Good news for Nepali traders

-This article was originally published by Akash Shrestha in The Himalayan Times on October 16, 2016.

The last week of September harboured a good news for Nepalese traders; on the joint initiative of the Himalayan Terminal Pvt. Ltd (which manages the Inland Clearance Depot (ICD) at Sirsiya, Birgunj) and Container Corporation (CONCOR) India (which handles and transports containerised cargo by rail and road), some shipping liners have consented to issuing a multi-modal bill of lading to Nepal-bound cargos originating from third countries (beyond India). Should this come into operation, the cost of trading across borders for Nepalese traders will come down substantially, which can further act as a harbinger for greater volumes of cross-border trade for Nepal.

Understanding the Multi-Modal Bill of Lading (MM-B/L)

MM-B/L here means that the shipping liners will take full responsibility of carriage for the entire journey of the cargo (from the origin to the final destination). The shipping liners will use multiple modes of transportation (trains, trucks, planes, etc.) as need be to complete this journey. Previously, these liners dropped off the Nepal-bound cargo at the Kolkata port, and the entire burden of bringing it to Nepal had to be borne by the Nepalese importers. With that, Nepalese importers had to comply with a ‘two-to-three-week turn-around period for the containers’ condition of the shipping liners. They would also be subject to heavy demurrage in case of their failure to comply and had to deal with all Indian authorities during the entire transit process by themselves (which they will still have to, even after the MM-B/L, but now it opens doors for alternatives like trans-shipment which we will talk at greater length below). With this recent development, the former is taken up by the shipping liner itself, and the latter can be dealt with diplomatically.

The benefits 

Should it materialise, this new development will, first and foremost, reduce the time, money and energy cost of doing business for Nepalese importers. This will also reduce the document compliances with a single document taking care of the entire journey. Further, the document offers predictability as traders can now be certain of the cost of their import on the basis of the landed cost. Landed cost covers costs including the price of goods, transportation fees, customs fees and all other costs that have to be incurred before the cargo lands at the buyer’s door. Under the existing system, traders have often complained of not being able to ascertain this cost for there have been instances where they receive notice for payments from the customs office even months after having completed the import. Predictability is a crucial factor in any investment decision and a predictable system means that the sector has more prospects of investments in the future.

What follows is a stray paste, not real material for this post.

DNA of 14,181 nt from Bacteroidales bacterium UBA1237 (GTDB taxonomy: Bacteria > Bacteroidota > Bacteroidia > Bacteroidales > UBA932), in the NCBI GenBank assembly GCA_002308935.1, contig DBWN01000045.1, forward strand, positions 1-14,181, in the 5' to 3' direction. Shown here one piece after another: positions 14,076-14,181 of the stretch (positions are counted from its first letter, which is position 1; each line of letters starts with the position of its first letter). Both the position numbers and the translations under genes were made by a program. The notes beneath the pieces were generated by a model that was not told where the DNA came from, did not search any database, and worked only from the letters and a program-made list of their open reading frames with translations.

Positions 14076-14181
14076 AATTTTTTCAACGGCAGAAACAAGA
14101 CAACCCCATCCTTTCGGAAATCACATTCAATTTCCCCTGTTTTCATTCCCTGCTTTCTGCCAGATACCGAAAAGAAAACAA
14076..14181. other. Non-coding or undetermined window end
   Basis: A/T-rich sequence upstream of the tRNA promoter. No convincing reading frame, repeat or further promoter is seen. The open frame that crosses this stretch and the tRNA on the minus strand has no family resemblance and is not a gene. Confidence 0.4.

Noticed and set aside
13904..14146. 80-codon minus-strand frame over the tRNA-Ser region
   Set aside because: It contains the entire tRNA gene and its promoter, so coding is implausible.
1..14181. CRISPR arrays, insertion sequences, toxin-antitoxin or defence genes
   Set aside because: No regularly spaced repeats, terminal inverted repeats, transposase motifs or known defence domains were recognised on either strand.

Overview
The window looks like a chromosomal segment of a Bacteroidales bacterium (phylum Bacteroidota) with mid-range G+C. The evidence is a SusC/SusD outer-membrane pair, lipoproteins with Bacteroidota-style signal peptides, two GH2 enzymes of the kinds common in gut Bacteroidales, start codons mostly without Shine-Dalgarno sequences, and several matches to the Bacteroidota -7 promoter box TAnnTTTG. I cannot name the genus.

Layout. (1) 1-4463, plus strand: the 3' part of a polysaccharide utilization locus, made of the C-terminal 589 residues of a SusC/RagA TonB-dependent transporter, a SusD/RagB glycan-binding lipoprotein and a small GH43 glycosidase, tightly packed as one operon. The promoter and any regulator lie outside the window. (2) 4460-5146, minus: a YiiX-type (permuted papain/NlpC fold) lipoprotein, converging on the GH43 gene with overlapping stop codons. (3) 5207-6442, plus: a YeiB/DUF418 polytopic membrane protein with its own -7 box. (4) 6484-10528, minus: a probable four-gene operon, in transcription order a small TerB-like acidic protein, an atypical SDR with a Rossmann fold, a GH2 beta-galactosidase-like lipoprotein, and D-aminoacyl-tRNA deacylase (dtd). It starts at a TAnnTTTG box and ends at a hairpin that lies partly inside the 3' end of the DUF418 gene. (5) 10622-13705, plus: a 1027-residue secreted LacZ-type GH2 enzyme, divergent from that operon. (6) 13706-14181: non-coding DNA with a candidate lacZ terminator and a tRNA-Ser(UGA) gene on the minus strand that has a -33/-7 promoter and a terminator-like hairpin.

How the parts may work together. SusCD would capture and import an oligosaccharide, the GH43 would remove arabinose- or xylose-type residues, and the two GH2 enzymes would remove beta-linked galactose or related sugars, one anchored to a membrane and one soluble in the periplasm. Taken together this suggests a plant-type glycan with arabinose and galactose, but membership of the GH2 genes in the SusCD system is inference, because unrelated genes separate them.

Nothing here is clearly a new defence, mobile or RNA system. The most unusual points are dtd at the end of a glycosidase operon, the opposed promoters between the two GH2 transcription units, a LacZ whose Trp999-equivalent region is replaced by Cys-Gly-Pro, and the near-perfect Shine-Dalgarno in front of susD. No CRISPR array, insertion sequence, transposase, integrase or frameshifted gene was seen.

Is this the magic wand?

Definitely not. Under the current state of affairs, the importers will still have to deal with customs and clearing authorities in India. This will still require the importers to invest substantial time. Therefore, trans-shipment facility will have to compliment the MM-B/L – which will mean that India allows Nepal-bound cargo to pass straight through their port, without requiring any clearing of the cargo at the Indian ports. The shipping liner will only have to notify the Indian agencies of the goods that it is transporting.

That said, India does not yet acknowledge trans-shipment of Nepal-bound cargo. Even with the MM-B/L in operation, India will still have concerns over the Nepal-bound cargo; as per the Nepal-India Treaty of Transit, it even holds a genuine right as the transit-providing nation if it has any security concerns. One way to deal with this is to have a dedicated Indian office and a dedicated zone (controlled by the Indian office) within the ICD/s in Nepal to look into customs and other clearance-related issues. This will have to be worked out diplomatically between Nepal and India.

The Political Economy

While the MM-B/L definitely signifies a progress, and holds the potential to substantially ease trading across borders for Nepalese traders, there is more than meets the eye. Kolkata port currently has a monopoly over all Nepal-bound cargo. With Nepal now having been granted the right to use the Vishakhapatnam (Vizag) port to conduct its trade with third countries, and given Vizag’s greater capacity (both because it can cater to larger vessels, and is currently operating at only half its capacity) and better management, it is a win-win for both Nepal and Vizag to start doing business together. These opportunities are currently being explored. However, it could have huge political ramifications if Kolkata loses its business with Nepal. The same is also likely to trigger some resistance from Kolkata. In the meantime, engaging with both Kolkata and Vizag as opposed to with Kolkata alone (as long as Nepal does not transfer the monopoly from Koltaka to Vizag) should see both competing for business with Nepal, which Nepalese traders will be able to reap dividends from.

Similarly, as Nepal-Vizag business materialises, it should be made sure that no single party monopolises the transport of goods, either on railway front or road transport. For example, if the same CONCOR, upon whose joint initiative shipping liners have agreed to issue a MM-B/L, gain the exclusive right to transport cargo from the Indian port to Birgunj, it will only be a monopolisation of the transit right through India. And like in all other monopolies, the rent is transferred to the consumers in the end in the form of high price.

All in all, the recent development is definitely a welcome change. Yet, much remains to be done, and seen in terms of how we leverage this new development and build on these marginal changes to make a better environment for doing cross-border trade in Nepal.